Role of the United States Constitution The role of the constitution plays an important part of the everyday life in the United States. It is a part of every person’s life even if they do not realize it. It usually has impacted your life in the past or even at every moment in someone’s life. “Although the Constitution created a new federal government, it took a courageous, brilliant, and farseeing Supreme Court chief justice to help realize the framers’ vision. ” (Microsoft, 2007) The Constitution itself provides that it may be amended to address social and economic changes. There are two main functions that the U. S. Constitution serves.
One of main function is the three branches of the federal government which are judicial, legislative and executive. The second main function is to, “protect individual rights by limiting the government’s ability to restrict those rights. ” (Cheeseman, 2007) Power is distributed throughout the branches in time. The executive branch is designated to provide the election of the president and vice president. Both presidents are elected by the Electoral College and not by popular vote like one would think. The legislative branch’s responsibility consists of the Senate and House of Representatives which together are called Congress.
Lastly, there is the judicial branch which was created by establishing the Supreme Court. Checks and balances have been created so one branch does not get any more powerful than the others. The judicial branch has authority to examine the acts of the other two branches of government and determine if those acts are constitutional. The executive branch can enter into treaties with foreign governments only with the advice and consent of the Senate. The legislative branch is authorized to create federal courts and determine their jurisdiction and to enact statutes that change judicially made law.
Certain checks and balances are built into the Constitution to ensure that no one branch of the federal government becomes too powerful. The Supremacy Clause is considered the supreme law of the land or the highest form of law in the American legal system. State and local laws that conflict with valid federal law are unconstitutional. Another main section of the constitution is the Commerce Clause which, “grants Congress the power to regulate commerce with foreign nations, and among the several states, and with Indian tribes. (Cheeseman, 2007) This was set in place mainly to foster the development of a national market and free trade among the states. The 10 amendments that are part of the Constitution are the bill of rights. These amendments basically guarantee rights to people and protect these rights from government that might try to get in the way. Over the years 17 amendments have been added with some being abolished slavery, prohibited discrimination, authorized the federal income tax and given women the right to vote. Probably the most known amendment is freedom of speech which is defined as, “the concept of being able to speak freely without censorship. (Wikipedia, 2008) This is the one of the most important amendments because all other amendments would basically be meaningless without it. In Minnesota there was a state wide smoking ban that took effect on September 30, 2007. “The Minnesota law applies to bars, restaurants, and private clubs. ” (Brunswick, 2007) This change in the law has affected some of the business in many bars. Recently there have been a few bars that have found a “loophole” in the Freedom to Breathe Act. The loophole basically states that smoking is allowing in public places as long as there is a theater performance.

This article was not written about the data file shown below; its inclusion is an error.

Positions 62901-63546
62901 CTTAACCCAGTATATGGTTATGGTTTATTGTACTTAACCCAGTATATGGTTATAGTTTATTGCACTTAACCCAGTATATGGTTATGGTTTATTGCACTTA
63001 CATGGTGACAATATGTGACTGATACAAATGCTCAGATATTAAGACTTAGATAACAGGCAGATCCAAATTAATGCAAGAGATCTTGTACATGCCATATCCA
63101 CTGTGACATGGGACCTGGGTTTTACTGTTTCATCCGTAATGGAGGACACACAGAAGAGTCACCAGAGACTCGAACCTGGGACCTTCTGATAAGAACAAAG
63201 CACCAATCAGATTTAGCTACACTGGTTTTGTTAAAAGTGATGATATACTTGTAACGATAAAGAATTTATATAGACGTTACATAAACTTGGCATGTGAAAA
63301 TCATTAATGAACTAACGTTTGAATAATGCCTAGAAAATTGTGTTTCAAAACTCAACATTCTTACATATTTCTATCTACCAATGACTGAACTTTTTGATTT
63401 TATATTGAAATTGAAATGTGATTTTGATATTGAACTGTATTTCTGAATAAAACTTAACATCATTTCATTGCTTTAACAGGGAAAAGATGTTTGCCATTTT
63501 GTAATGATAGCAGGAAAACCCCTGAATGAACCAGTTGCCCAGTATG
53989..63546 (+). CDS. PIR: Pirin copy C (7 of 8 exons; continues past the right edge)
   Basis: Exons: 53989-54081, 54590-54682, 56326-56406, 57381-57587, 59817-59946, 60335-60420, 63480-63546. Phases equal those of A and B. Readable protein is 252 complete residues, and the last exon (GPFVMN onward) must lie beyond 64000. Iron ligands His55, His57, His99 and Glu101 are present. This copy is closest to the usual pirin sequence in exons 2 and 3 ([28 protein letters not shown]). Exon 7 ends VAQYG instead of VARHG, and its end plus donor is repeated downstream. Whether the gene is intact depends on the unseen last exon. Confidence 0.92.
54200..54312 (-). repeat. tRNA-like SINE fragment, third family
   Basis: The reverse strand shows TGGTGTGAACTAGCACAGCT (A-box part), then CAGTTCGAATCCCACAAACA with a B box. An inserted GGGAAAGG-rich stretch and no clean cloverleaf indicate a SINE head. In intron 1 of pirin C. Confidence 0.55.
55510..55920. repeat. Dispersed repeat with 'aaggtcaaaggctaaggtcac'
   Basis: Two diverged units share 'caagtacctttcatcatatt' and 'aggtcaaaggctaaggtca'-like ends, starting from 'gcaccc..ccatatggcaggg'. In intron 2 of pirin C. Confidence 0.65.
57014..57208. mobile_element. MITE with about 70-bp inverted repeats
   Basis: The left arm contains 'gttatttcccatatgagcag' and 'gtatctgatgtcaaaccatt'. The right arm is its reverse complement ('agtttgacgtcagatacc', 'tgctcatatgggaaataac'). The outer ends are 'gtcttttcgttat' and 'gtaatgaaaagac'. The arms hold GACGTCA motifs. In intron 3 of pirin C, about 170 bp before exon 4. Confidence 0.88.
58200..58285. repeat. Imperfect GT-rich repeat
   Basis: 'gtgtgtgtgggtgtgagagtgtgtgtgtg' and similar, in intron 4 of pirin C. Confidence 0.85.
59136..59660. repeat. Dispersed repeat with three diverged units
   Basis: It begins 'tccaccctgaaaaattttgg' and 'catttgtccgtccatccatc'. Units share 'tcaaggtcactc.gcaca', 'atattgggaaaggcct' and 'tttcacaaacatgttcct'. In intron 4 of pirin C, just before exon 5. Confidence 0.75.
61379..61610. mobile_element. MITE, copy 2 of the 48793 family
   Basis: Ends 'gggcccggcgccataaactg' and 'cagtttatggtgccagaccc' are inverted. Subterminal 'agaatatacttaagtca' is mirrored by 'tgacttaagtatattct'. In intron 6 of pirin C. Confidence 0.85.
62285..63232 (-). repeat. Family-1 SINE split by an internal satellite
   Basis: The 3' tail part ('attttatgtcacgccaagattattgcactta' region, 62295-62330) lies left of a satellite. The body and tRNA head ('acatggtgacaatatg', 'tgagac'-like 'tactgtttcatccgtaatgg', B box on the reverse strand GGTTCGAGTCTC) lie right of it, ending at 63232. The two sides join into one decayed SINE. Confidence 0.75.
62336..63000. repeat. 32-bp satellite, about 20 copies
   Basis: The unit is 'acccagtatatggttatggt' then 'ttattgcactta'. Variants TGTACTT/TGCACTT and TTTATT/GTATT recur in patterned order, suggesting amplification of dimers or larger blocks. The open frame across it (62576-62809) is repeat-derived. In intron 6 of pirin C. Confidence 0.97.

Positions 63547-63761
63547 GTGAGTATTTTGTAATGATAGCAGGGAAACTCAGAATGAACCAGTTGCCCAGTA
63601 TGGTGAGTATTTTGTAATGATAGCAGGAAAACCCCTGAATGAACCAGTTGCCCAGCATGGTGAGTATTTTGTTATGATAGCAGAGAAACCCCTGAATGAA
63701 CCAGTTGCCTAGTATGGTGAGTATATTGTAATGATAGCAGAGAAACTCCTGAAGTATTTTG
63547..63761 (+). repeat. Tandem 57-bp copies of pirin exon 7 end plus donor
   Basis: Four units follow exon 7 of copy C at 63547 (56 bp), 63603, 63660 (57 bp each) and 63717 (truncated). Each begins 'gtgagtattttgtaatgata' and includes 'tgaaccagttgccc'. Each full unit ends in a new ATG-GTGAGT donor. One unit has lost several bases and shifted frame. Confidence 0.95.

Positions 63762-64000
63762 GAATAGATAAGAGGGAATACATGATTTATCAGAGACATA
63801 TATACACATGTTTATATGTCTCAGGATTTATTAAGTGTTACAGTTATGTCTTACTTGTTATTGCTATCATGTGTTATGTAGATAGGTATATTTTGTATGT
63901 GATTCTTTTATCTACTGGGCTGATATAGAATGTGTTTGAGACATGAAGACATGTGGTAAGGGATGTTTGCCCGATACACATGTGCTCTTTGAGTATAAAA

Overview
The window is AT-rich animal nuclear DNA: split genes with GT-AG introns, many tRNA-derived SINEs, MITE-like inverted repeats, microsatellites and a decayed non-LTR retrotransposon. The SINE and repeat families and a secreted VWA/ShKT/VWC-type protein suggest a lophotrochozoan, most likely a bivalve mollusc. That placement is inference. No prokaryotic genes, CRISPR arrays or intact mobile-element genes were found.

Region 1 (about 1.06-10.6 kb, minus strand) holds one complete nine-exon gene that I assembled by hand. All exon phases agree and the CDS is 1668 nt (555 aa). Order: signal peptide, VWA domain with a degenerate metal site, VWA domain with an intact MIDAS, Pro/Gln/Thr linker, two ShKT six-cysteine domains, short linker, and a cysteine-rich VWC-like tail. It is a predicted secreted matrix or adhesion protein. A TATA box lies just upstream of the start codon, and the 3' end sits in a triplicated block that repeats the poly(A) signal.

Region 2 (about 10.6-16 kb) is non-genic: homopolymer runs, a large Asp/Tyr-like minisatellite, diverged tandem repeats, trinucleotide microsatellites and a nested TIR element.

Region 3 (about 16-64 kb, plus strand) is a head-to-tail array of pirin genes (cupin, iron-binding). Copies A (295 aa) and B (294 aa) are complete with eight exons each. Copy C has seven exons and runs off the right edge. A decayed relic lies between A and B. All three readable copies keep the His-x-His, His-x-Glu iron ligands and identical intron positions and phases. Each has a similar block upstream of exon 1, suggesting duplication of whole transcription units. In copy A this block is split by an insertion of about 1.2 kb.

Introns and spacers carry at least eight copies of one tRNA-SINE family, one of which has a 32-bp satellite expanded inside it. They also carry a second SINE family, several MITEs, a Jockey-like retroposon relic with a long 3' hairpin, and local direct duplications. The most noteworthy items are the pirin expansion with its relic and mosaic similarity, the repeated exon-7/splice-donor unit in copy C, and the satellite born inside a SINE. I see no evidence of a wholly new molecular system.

Mark Benjamin, an attorney from Cambridge who initiated the event, said, “These people are actors and this is the stage. ” (Mille Lacs Messenger, 2008) All the patrons in the bar are considered actors and their cigarette is a prop which is how the loophole works. The smoking ban is an example of how a Constitutional right affects a business and how the legal system is used with respect to recognizing or protecting that right. Yes, the smoking ban might be hurting some bars that are mainly serving beverages, but the rights are being protected by letting people smoke freely everywhere else other than bars, restaurants, and private clubs.
Even though many states are starting to ban smoking like Minnesota, more than likely it will never come down to where smoking is completely banned. References Brunswick, M. (2007, September 30). New smoking ban. Retrieved March 17, 2008, from http://www. startribune. com/local/11606746. html Cheeseman, H. R. (2007). The Legal Environment of Business and Online Commerce: Business Ethics, E-Commerce, Regulatory, and International Issues (5th ed. ). A Pearson Education Company : Prentice Hall, Inc.. Microsoft (2007). Constitution of the United States. Retrieved March 16, 2008, from